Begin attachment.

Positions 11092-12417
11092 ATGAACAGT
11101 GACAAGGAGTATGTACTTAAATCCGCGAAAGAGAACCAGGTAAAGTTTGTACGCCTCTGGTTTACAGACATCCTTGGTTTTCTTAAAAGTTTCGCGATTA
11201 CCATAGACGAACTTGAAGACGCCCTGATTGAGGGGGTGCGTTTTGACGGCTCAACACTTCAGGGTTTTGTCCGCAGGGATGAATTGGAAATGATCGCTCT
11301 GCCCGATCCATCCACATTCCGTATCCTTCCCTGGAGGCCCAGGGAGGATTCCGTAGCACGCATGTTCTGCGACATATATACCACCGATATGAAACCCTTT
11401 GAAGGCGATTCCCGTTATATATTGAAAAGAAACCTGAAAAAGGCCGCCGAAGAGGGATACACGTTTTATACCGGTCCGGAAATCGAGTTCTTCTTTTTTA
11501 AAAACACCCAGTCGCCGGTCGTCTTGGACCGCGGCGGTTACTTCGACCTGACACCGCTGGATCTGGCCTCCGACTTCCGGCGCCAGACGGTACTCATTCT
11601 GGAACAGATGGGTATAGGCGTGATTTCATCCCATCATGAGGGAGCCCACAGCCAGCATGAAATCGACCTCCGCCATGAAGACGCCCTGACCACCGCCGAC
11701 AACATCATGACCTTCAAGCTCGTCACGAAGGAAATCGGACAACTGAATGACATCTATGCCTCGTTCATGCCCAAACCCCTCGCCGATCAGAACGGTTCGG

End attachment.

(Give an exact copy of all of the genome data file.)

Positions 11092-12417
11092 ATGAACAGT
11101 GACAAGGAGTATGTACTTAAATCCGCGAAAGAGAACCAGGTAAAGTTTGTACGCCTCTGGTTTACAGACATCCTTGGTTTTCTTAAAAGTTTCGCGATTA
11201 CCATAGACGAACTTGAAGACGCCCTGATTGAGGGGGTGCGTTTTGACGGCTCAACACTTCAGGGTTTTGTCCGCAGGGATGAATTGGAAATGATCGCTCT
11301 GCCCGATCCATCCACATTCCGTATCCTTCCCTGGAGGCCCAGGGAGGATTCCGTAGCACGCATGTTCTGCGACATATATACCACCGATATGAAACCCTTT
11401 GAAGGCGATTCCCGTTATATATTGAAAAGAAACCTGAAAAAGGCCGCCGAAGAGGGATACACGTTTTATACCGGTCCGGAAATCGAGTTCTTCTTTTTTA
11501 AAAACACCCAGTCGCCGGTCGTCTTGGACCGCGGCGGTTACTTCGACCTGACACCGCTGGATCTGGCCTCCGACTTCCGGCGCCAGACGGTACTCATTCT
11601 GGAACAGATGGGTATAGGCGTGATTTCATCCCATCATGAGGGAGCCCACAGCCAGCATGAAATCGACCTCCGCCATGAAGACGCCCTGACCACCGCCGAC
11701 AACATCATGACCTTCAAGCTCGTCACGAAGGAAATCGGACAACTGAATGACATCTATGCCTCGTTCATGCCCAAACCCCTCGCCGATCAGAACGGTTCGG